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September 12, 2008

Semi-wool socks: My first!

What was in the bag? Mystery solved!

I'm not sure I would have ever of my own volition picked up some yarn and needles and started knitting socks. But Lark Books is coming out with a sock-only book next year and they asked me to contribute a little blurb about knitting my first pair of socks. Which meant I had to learn how to actually knit a pair of socks!

My first socks are a worsted wool pair of foot-warming stripedness (so useful in the Valley!) I used a yarn called Classic Worsted Tapestry by Universal Yarn, Inc., purchased at A Mano Yarn shop when I was there using my giftcard on my birthday. I thought it was very reasonably priced at around six bucks a skein, and they say it takes one skein per sock (but I have A LOT of yarn left over!) I've seen some sock yarns that are $20 a skein, and this one knit up just as pretty as anything twice its price!

I'll save most of my commentary for the sock book, but I will say that knitting those mittens a while back certainly made me more confident to pick up stitches, which seems to be one of the main troubling spots in something sock-like. I also used an AWESOME pattern, "Beginner Socks" by Knitting Pure & Simple, a pattern also purchased the same day at A Mano thanks to the wise advice of store co-owner Annette (thank you!!). I'm very critical of most patterns because I think a lot of the ones I've read are almost deliberately obtuse, using shorthand when real words would help. This pattern was very clear and easy to follow, down to how many stitches you should have on each needle. It is kind of rare for me to be loving a pattern (I'm a tough crowd over here in Gone With The Pattern land) so it was a happy day to find a GREAT pattern like this one, it is really well done, and perfect for beginners. Here is a list of where you can buy the pattern. I plan to buy as many different patterns as I can find by Knitting Pure & Simple, the way the writer explains things makes perfect sense to me.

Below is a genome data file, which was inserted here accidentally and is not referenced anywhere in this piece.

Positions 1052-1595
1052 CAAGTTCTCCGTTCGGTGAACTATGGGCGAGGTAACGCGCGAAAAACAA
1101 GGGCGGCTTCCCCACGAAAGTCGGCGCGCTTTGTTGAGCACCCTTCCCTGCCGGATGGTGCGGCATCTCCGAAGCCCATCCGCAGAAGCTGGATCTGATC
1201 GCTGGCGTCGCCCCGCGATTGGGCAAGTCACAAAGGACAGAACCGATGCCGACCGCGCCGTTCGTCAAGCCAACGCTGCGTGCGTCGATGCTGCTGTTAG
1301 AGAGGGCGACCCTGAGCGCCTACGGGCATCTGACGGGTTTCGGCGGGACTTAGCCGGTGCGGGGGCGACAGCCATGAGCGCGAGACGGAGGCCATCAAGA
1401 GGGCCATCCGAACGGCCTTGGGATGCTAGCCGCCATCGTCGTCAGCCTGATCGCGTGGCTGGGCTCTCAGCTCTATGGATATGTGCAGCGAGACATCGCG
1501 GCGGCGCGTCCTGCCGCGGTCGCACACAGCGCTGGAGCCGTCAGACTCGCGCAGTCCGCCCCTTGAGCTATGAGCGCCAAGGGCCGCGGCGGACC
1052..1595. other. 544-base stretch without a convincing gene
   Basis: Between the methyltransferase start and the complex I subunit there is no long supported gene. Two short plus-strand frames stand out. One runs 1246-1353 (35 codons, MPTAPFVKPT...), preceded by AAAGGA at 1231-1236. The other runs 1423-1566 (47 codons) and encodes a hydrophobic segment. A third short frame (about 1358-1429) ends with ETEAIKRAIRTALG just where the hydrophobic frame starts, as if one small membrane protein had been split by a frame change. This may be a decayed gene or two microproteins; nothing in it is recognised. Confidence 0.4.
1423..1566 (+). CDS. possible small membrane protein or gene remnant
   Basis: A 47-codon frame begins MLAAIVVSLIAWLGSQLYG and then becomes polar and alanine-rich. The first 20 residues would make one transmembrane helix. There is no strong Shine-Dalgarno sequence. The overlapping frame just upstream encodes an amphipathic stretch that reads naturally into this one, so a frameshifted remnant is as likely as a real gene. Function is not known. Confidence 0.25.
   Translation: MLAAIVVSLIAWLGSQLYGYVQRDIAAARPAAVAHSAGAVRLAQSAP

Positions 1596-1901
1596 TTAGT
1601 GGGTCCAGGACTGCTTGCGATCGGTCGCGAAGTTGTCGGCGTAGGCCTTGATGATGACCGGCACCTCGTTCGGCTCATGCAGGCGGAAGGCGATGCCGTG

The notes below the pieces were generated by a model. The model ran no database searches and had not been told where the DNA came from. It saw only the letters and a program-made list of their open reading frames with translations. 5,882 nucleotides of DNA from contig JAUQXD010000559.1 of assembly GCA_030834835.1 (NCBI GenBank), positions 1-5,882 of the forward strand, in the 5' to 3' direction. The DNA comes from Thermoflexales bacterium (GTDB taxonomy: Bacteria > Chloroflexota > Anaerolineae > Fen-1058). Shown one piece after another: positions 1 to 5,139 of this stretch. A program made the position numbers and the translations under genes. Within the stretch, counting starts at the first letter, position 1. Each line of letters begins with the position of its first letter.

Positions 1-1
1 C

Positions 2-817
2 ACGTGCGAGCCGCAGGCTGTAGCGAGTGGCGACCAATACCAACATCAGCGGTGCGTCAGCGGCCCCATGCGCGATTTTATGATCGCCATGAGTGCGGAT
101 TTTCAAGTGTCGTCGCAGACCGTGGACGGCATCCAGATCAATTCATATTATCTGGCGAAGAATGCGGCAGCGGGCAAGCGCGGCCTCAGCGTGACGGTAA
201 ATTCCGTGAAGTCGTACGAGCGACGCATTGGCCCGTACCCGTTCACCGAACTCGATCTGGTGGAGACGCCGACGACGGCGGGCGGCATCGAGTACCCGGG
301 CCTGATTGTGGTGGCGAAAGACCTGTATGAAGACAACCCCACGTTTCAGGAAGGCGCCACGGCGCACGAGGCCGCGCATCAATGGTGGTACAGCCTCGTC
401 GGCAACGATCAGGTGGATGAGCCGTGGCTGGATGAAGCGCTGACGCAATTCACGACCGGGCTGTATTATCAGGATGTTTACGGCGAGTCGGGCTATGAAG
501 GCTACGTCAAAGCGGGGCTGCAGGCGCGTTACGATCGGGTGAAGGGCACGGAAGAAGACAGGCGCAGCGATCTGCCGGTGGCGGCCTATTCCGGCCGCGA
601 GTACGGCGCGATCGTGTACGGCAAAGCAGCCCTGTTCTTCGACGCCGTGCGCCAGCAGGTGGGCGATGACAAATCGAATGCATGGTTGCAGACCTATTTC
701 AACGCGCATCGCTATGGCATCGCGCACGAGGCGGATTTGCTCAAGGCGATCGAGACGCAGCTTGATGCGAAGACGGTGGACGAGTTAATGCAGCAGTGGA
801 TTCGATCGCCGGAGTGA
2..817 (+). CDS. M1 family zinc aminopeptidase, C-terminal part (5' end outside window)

When I bought my first sock pattern Annette helped me figure out the right yarn to use with it, this is why it's so nice having access to local yarn shops and their expertise. I can't tell you how many times I've bought yarn for a project but don't have a pattern or the other way around, a pattern and no yarn and then the project just stalls forever. Having all the supplies together at one time was a good start.

Frankie likes yarn.